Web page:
Oak Harvest Retirement Process – Step 3 – Tax Planning

Troy Sharpe: What if you could save between $500,000 to $1 million in taxes throughout retirement? Step 3 of the Oak Harvest Oak Harvest Retirement process, Tax Planning, can show you how to do just that.


Hi, I’m Troy Sharpe, CEO of Oak Harvest Financial Group, CERTIFIED FINANCIAL PLANNER™ Professional (CFP®) and host of The Retirement  Income Show. Most advisors throughout the past 10, 20 years in this country have recommended that you follow conventional wisdom when it comes to distributing money from your  financial portfolio in retirement. Conventional wisdom is drawing from our savings accounts first, our nonretirement accounts first in retirement, while we defer and take advantage  of the tax-deferred nature of our retirement accounts and not take money from that.

What we found after sitting with thousands and thousands of families in doing this tax analysis and income analysis and investment  analysis, this is in about 80% to 90% of the cases that we analyzed, the absolute wrong way to take retirement distributions from  your portfolio. One of the big things we need to be looking at is taxes in retirement.

Here, we have a tax case study of the couple that I did in the last  video in this series, Step 2 of the Retirement process, Income Planning. Here’s Kevin and Nicole. They both want to retire in about five years. He’ll be 65, and she’ll be 60. They have a little  over $1 million saved for retirement. This is the conventional wisdom strategy right here.

If they follow the conventional wisdom strategy, total taxes  estimated to be paid in retirement, about $1.5 million, versus the proper tax conversion strategy, looking at Roth conversions,  about $515,000 in total taxes paid in retirement. That’s $1 million in potential savings by not following the conventional wisdom advice that so many  of you are receiving and have received over the years, and going a different route looking at taxes. Such a huge part of retirement income planning is the tax part of it.

When we look at down here, the total value, the total value represents the estimated amount of money they will spend over the next 35 to 40 years, as well as the amount of money left  in their portfolio at the end of their plan when they pass away. $1 million in tax savings– Now, this is a huge number. Typically, we’ll see  anywhere from $400,000 to $800,000, but in the wide majority by far of people we sit with and plan for retirement and look at the tax scenario, there are hundreds of thousands of  dollars and, in some cases like this, over $1 million in potential tax savings.

Now, one thing this does not take into account for is, what if taxes are a lot higher in the future?  This does take into account for the Tax Cuts and Jobs Act to expire after 2025 as current law states, but what happens if taxes are a lot higher  for 4 years or 8 years or 12 years down the road, in year 2030 to 2040 or something like that? This doesn’t take into account.  We need to be looking at taxes, we need to be taking advantage of these historically low tax rates right now by getting money out of those tax-infested retirement accounts and into more tax-free alternatives.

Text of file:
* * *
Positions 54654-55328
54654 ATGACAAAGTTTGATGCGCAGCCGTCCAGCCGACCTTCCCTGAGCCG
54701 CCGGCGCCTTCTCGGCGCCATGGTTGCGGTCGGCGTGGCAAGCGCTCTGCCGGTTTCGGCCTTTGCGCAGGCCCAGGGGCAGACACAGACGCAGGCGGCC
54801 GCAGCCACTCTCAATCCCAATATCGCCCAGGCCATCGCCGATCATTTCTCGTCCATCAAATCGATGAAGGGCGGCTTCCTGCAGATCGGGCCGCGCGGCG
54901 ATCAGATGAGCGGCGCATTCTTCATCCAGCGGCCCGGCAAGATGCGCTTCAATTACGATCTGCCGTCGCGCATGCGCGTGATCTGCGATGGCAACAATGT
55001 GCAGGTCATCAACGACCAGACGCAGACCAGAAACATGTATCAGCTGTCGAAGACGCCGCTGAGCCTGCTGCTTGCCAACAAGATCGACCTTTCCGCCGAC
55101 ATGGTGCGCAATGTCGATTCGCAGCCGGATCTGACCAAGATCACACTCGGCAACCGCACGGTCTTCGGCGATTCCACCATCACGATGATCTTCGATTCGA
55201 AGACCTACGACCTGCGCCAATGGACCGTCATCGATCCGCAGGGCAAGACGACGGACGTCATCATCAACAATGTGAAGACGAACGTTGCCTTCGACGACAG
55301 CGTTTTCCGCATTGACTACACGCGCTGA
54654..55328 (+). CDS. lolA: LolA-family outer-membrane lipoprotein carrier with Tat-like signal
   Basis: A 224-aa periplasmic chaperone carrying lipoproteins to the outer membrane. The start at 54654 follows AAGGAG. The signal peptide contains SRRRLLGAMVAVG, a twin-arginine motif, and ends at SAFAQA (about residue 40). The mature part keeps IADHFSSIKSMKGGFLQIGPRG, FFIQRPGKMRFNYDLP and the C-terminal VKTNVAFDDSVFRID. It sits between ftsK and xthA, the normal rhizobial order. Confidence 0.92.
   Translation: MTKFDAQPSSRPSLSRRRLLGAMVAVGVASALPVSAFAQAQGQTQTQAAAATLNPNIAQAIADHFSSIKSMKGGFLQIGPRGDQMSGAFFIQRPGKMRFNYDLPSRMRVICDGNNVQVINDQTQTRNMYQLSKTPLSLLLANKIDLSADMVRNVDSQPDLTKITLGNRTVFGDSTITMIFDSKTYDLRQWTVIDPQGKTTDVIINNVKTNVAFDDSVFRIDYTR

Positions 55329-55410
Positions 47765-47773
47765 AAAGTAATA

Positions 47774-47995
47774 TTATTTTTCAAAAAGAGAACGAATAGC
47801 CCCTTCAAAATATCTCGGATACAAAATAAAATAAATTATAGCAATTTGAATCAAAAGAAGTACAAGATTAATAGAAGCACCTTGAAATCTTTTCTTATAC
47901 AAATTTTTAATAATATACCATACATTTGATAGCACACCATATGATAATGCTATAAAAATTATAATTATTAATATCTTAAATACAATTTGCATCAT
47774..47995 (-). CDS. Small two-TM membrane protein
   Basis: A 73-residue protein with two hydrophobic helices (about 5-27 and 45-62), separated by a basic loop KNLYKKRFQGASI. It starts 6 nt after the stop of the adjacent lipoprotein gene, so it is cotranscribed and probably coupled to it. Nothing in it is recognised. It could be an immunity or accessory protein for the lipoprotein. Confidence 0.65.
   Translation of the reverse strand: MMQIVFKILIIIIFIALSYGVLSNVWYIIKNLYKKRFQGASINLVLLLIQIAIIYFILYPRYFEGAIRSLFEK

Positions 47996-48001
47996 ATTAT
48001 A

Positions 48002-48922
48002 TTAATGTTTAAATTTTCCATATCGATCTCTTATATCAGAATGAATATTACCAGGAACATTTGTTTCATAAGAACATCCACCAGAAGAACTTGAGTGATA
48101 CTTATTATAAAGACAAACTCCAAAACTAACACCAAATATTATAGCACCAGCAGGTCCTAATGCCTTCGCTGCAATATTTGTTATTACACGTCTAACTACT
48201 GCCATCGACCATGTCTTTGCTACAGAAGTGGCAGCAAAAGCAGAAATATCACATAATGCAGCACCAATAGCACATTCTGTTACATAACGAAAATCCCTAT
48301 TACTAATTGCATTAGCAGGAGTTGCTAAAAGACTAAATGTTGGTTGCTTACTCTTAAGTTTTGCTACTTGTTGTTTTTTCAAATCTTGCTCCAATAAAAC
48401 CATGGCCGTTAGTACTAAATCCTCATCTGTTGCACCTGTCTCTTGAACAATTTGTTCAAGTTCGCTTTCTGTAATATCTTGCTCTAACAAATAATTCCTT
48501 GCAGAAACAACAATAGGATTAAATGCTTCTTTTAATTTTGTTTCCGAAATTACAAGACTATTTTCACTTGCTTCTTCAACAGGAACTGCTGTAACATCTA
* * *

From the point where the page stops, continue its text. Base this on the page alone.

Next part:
Let me scroll over here. When we look at what this actually looks like– Here’s the conventional  wisdom over here. We have the same social security strategy for this couple. We are recommending they defer their first social security later in life. Here, this middle column  is the total amount of taxes paid under conventional wisdom. They’re still working over the next five years, so they’re going to pay taxes.

If they followed conventional wisdom, then  once they get into retirement here, they would actually pay zero taxes, but as time goes on, look how much tax they’re paying under this conventional wisdom.  These are huge numbers. This is a big tax risk to carry this throughout retirement. Now, we switch over here  to what we would recommend, the Oak Harvest Plan. We are going to pay more taxes. If we take money out of that tax-infested IRA and move it to a tax-free place like a Roth IRA,  we’re going to pay more taxes, but by the time they’re 63, 64 – that’s her age, by the way – look at their tax bill:  $12,000, $12,000, $12,000.

Then, they’re virtually in the 0% tax bracket for all of these outyears. Taxes come back a little bit here,  but look at this: $47,000 versus $1,000. This still assumes married filing jointly. If one of the spouses were to pass away, instead of  married filing jointly rates, it would be the single tax filer rates, which is one of the most punitive parts of the tax code.

In retirement, when one spouse passes away,  you go from married filing jointly to single. You can only file married that year where your spouse has passed away. The following years and all subsequent years, you have to file single.  These taxes would even be higher in that particular situation. When we look at the ramification over time, it is a huge mistake  to follow this conventional wisdom tax distribution strategy in retirement.

Step three of Retirement process, Tax Planning, obviously,  is a very powerful aspect of the overall process, but when you combine that with Step 1, Risk and Investment Management Planning, and then Step 2, Income Planning, now, you have these first three steps  of the Retirement process keeping you more connected, which gives you the opportunity to have more income, pay less taxes, and also reduce risk in retirement. This is why  we’ve developed the Retirement  process, and this is powerful stuff for your retirement.